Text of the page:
Resonant Breathing for Mast Cell Activation Syndrome and Histamine Intolerance
Could resonant breathing help you?
When I was at my sickest with Mast Cell Activation Syndrome, I couldn’t travel. It wasn’t enjoyable with all the pain I was in.
So, I was thrilled when I started feeling better and could travel again.
Even though I was still sensitive, I’d been doing well. And I was looking forward to a trip with my husband.
We’d just checked into the hotel. They’d recently shampooed all the carpets.
The smell of fragranced carpet shampoo was everywhere. Fragrance, like many chemicals, can be a mast cell trigger.
I’m sure the carpet shampooing had stirred up mold, too.
Like I said, my health had improved. Among other improvements, I hadn’t had an asthma attack in years. So, I’d stopped carrying an inhaler.
Soon after we checked in, a full-blown asthma attack hit me. My lungs felt like they’d closed off. I could barely talk or even walk. I felt myself starting to panic.
I was so worried not knowing where we would stay. Or if I would have to go to the ER because I was having such a hard time breathing.
You’ll read how this story ended a little later.
But I’ll go ahead and tell you it had a good ending. I used a practice called resonant breathing to help me stop this asthma attack.
And, I want to share this practice with you in case it can be helpful for your mast cell issues.
Resonant breathing is a mind-body practice.
It’s a nervous system support I’ve used to help calm my mind AND body.
And resonant breathing free and easy to use!
Keep reading to learn more about:
- What the mind-body connection is
- The mind-body connection and MCAS/HIT
- The many types of stress that may be affecting you
- What resonant breathing is
- How resonant breathing can help with MCAS and HIT
- Other health benefits of resonant breathing
- Calming breathing practices you can try
- Tips for resonant breathing practice
Let’s start by answering the question, what is the mind-body connection?
What is the Mind-Body Connection?
It’s important you know that this blog post is for informational and educational purposes. It’s not meant to treat any health condition or to be prescriptive for anyone. If you have any medical condition, it is critical you work under the care and guidance of a licensed medical provider.
There’s a frequent misunderstanding that the mind-body connection means your ailments are “all in your head.”
“All in your head” implies that you’re making your illness up. That you want to be sick.
I was told this. But this wasn’t true about me.
The “it’s all in your head” myth is just that…a myth.
Here’s what the mind-body connection really means.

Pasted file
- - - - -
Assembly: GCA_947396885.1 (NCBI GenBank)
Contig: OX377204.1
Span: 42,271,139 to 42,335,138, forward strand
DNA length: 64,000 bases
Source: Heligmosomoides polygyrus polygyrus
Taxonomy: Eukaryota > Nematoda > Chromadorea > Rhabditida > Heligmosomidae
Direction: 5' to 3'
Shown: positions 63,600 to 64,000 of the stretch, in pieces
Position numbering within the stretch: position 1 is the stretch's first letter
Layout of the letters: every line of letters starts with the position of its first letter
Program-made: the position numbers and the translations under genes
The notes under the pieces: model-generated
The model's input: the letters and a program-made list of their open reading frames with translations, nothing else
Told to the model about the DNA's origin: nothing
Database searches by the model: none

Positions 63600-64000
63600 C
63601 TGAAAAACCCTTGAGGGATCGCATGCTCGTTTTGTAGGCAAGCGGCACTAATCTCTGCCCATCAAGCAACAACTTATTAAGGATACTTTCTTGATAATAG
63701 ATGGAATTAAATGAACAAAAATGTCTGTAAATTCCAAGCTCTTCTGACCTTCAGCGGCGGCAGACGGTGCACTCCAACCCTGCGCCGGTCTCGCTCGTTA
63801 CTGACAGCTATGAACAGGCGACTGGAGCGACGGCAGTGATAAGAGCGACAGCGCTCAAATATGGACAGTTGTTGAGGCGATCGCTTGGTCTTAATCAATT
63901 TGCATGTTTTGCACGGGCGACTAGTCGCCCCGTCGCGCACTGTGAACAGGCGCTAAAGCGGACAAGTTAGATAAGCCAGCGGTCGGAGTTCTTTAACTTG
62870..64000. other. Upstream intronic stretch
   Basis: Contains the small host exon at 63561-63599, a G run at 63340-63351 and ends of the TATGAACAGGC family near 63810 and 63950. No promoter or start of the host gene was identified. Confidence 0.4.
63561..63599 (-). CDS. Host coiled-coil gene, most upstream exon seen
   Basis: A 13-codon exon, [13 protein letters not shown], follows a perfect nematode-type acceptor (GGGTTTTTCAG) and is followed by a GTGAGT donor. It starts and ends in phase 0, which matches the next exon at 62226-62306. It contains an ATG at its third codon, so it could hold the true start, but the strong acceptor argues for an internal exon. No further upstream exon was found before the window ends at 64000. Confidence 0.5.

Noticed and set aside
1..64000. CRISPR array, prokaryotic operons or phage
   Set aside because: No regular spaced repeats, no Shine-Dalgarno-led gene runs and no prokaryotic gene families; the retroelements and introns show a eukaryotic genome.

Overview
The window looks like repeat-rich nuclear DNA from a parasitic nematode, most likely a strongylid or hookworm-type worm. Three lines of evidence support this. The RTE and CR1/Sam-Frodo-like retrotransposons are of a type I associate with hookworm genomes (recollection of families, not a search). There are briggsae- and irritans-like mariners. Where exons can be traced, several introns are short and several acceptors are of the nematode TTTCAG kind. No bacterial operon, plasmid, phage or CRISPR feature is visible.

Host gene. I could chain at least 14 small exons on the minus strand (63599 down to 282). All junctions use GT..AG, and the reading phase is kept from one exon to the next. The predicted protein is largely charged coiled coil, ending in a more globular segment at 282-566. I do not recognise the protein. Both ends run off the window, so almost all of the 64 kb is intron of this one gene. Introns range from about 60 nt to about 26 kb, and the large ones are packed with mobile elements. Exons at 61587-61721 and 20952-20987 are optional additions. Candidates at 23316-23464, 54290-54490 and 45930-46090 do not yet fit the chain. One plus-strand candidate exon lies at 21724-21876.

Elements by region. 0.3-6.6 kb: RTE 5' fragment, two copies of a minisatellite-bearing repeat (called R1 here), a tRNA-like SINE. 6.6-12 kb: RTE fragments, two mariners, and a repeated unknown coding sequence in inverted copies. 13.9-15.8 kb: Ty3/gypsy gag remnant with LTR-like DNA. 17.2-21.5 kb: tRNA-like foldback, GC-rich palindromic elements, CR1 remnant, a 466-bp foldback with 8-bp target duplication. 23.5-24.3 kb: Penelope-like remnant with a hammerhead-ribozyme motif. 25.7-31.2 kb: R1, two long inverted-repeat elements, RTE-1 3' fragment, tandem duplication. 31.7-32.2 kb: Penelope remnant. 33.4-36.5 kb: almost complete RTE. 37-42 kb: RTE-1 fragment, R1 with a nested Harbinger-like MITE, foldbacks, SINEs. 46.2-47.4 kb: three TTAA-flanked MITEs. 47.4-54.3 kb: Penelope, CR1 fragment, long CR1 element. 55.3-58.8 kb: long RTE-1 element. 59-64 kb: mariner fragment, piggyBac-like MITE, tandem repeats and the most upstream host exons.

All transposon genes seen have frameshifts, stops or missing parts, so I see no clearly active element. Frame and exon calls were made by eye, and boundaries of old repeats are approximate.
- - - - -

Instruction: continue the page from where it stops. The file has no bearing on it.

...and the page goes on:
Have you heard of Psychoneuroendicrinoimmunology, (Psychoneuroimmunology for short)?
It’s a well-established, scientific field of study.
It’s a long name. But you can see what the different parts mean when you break it down.
- Psycho = mind states
- Neuro – nervous system
- Endicrino= hormone system
- Immuno = immune system
- Ology = study of
Together it means the study of the connections between your psychology and your nervous, hormone, and immune system.
Or more simply, how your state of mind can affect the different systems of your body.
You may also have heard symptoms affected by mind-state referred to as psychosomatic symptoms.
Unfortunately, the word psychosomatic has skewed from its original meaning.
The true meaning of the word psychosomatic doesn’t mean you are deciding to be sick. Or that you’re making it up.
It means that your state of mind is affecting your body on a cellular level. And you may not even be aware it’s happening.
Your state of mind can affect your body in both good and bad ways.
Keep reading to learn more about how your state of mind might be contributing to health issues.
You just read that the mind-body connection is about how your state of mind can affect your nervous, hormone, and immune systems.
One of the biggest ways your mind-state may be affected is through stressful experiences, thoughts, and feelings.
Nowadays, stress for a lot of people is chronic.
In our day-to-day lives, we all have chronic stress at a level that the human body wasn’t designed to deal with. And most of us live at a lightning pace.
Do you deal with any of these stressors?
- Health issues
- Job stress
- Family conflict
- Financial worries
Those are some examples you might easily identify as stress.
But these are examples of stressors, too:
- Rush-hour traffic
- Trying to get the bills paid on time
- Being constantly on-the-go with kids
- getting ready for school
- picking them up on time
- getting them to extracurricular activities
- getting dinner ready
- helping with homework
- getting ready for bedtime
- Working a job where you have to be “on”
- Feeling like you don’t fit in – whether at work, home, school, with friends
- Keeping the house and yard looking good
- Social Media FOMO (fear of missing out)
- Political worries
- Pandemic worries
When you live this kind of life your nervous system never has a chance to reset.
And when it comes to stress, you might be underestimating how much it really affects you.
Stress and Mast Cell Activation Syndrome
Studies have clearly demonstrated stress is a significant trigger of your mast cells.
Unfortunately, stress together with Mast Cell Activation can lead to an unwanted feedback loop.
Here’s more on how that happens.
Some of these mediators can cause brain inflammation. Brain inflammation can then increase the sensations of stress and anxiety.
These symptoms are then processed as an increased sense of distress.
As the sense of distress increases, more chemical mediators get released.
You can see how this cycle keeps feeding itself.
Stress = mast cell activation = stress/sense of distress = more mast cell activation.
And what’s more, the histamine release that comes from mast cell activation can contribute to your overall histamine load.
That’s not good if you are dealing with Histamine Intolerance.
Keep reading to learn more about stress, Mast Cell Activation syndrome and the nervous system.
The Sympathetic Nervous System, the Parasympathetic Nervous System, and Mast Cell Activation